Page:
Jeff Bezos was not a dissatisfied customer.
He didn't start Amazon because he could never find what he was looking for. It wasn't because of poor staff recommendations. Nor did he just plain hate leaving the house.
Bezos wanted to take over online retailing, and he used the skills he gained as a quant trader to do it. He looked at the top twenty retail products sold via catalogue, and figured out why each product worked or didn't work. He looked at storage space, shipping costs, turnaround time, market demand, etc.
Amazon sold books not because Bezos was dissatisfied with the qualitative experience of bookstores, but because his analysis identified books as an arbitrage opportunity.
And it worked. And others noticed, and the programmer/quant combination became the backbone of the dotcom revolution.
But that opportunity is gone. It's been arbitraged out. Whereas ten years ago there was widespread temporary economic disequilibrium ready to be exploited, we've now reached a state of balance. It's not that rigorous quant analysis isn't important anymore; it's just as important now as ever. It's just that supply has caught up with demand, and so being a brilliant programmer and mathematical thinker is no longer enough to guarantee retirement by age 25.
So what's next? Social arbitrage.
Back in 1995 the biggest websites were all tools: Amazon, eBay, Yahoo!, Hotmail, etc. As tools, these websites did something for the user or enabled them to do something. The way to get rich was to build the tool that did the most stuff for the most people.
Today, all the good tools already been taken. That's why the hottest web startups today are not tools, but spaces: MySpace, Facebook, YouTube, Digg, Reddit, Squidoo, etc. If eBay is a single paintbrush, then MySpace is more like an art studio: a nice place to hang out with friends while working on similar projects and sharing a common toolset.
And in order of importance, what each tool does is less important than the social interaction that goes on around them.
Don't believe me? Remember oFoto and Shutterfly and Webshots? Remember what happened to all these sites? Flickr.
As tools, all of these predecessors worked as well or better than Flickr. (Remember Flickr's early flash uploader?). Flickr's innovation was to transform photos from an object of art into an object of sociability, and to transform photosharing from a set of tools into a community.
So, what does it all mean? To quote Howard Rheingold, "The 'killer app' of tomorrow won't be software or hardware devices, but the social practices they make possible." In the past, the key to creating the next blockbuster was having the best understanding of how people used technology. Today's big hits are coming not from those who have the best understanding of how people actively use technology, but rather from those who have the best understanding of how design decisions tacitly shape social interactions between users.
For example, understanding the effect that Reddit's karma system has on the quality of discussion. Using social psychology to motivate user contribution to online communities.Grokking the difference between the bond between a user and the group and the bond between multiple users, and being able to make intelligent design decisions accordingly.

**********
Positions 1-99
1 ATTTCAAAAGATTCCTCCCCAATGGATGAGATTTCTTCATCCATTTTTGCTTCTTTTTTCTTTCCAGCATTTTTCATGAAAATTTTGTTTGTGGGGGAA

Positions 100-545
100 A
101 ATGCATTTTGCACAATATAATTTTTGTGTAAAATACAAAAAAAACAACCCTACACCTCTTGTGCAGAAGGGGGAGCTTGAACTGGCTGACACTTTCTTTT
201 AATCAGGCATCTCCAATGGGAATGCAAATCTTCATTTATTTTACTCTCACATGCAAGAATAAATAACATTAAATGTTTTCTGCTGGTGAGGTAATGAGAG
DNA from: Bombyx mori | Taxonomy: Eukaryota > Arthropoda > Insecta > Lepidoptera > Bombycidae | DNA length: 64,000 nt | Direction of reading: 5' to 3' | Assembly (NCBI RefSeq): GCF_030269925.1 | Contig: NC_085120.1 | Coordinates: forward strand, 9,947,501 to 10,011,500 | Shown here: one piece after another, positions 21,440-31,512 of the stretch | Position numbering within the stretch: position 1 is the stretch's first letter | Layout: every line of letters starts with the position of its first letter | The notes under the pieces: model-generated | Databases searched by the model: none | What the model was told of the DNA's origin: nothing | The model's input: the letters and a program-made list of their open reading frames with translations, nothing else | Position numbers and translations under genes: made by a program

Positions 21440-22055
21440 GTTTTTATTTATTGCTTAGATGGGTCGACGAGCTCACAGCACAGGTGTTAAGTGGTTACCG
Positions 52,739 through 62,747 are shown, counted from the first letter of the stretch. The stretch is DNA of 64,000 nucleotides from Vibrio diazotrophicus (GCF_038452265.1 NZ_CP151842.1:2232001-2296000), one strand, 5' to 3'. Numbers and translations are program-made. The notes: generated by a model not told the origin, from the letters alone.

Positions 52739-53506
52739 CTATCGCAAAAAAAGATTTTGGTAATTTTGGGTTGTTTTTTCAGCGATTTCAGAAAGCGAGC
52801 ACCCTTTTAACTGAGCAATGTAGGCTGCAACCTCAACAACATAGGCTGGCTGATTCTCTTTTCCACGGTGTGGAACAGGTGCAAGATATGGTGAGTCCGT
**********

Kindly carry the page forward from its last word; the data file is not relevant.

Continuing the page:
We've reached the point where there is a growing body of academic research into online communities, but very little of it is making its way back into practice. That's partially understandable, since much of it is tentative or inconclusive. But what this early research is telling us is that, by and large, human behavior is human behavior. That is, the Internet is at best only a mediating variable, and a fairly predictable one at that. What this means is that we can apply to the ideas of traditional sociology, organization behavior, psychology, educational theory, etc. to online community design.
That's right, I said it: design.
By understanding the Internet's role as a mediating variable in social interaction, we can apply the knowledge of traditional social science to actively designing online communities. They don't teach courses on this in college. You can't buy a book on it on Amazon. But by combining the research with a little intuition and some good old fashioned mucking around, we can go a long way.
Look around and you'll see a lot of mistakes being made. And mostly it's the same mistakes being made over and over again. It's as if we're in another bubble.
During the first dotcom bubble, we had lots of startups run by MBAs that were getting trounced by the competition run by hackers. Today, the dotcoms run by guys who only hack are going to be trounced by the startups that also understand social systems.
Call it a temporary economic disequilibrium. Or, if you will, an arbitrage opportunity.
Consider this my "Hello, world!" post. Expect to see more on this topic in the future. And if you can't figure out what sensemaking means then don't bother subscribing to the RSS feed; you probably won't get it anyway.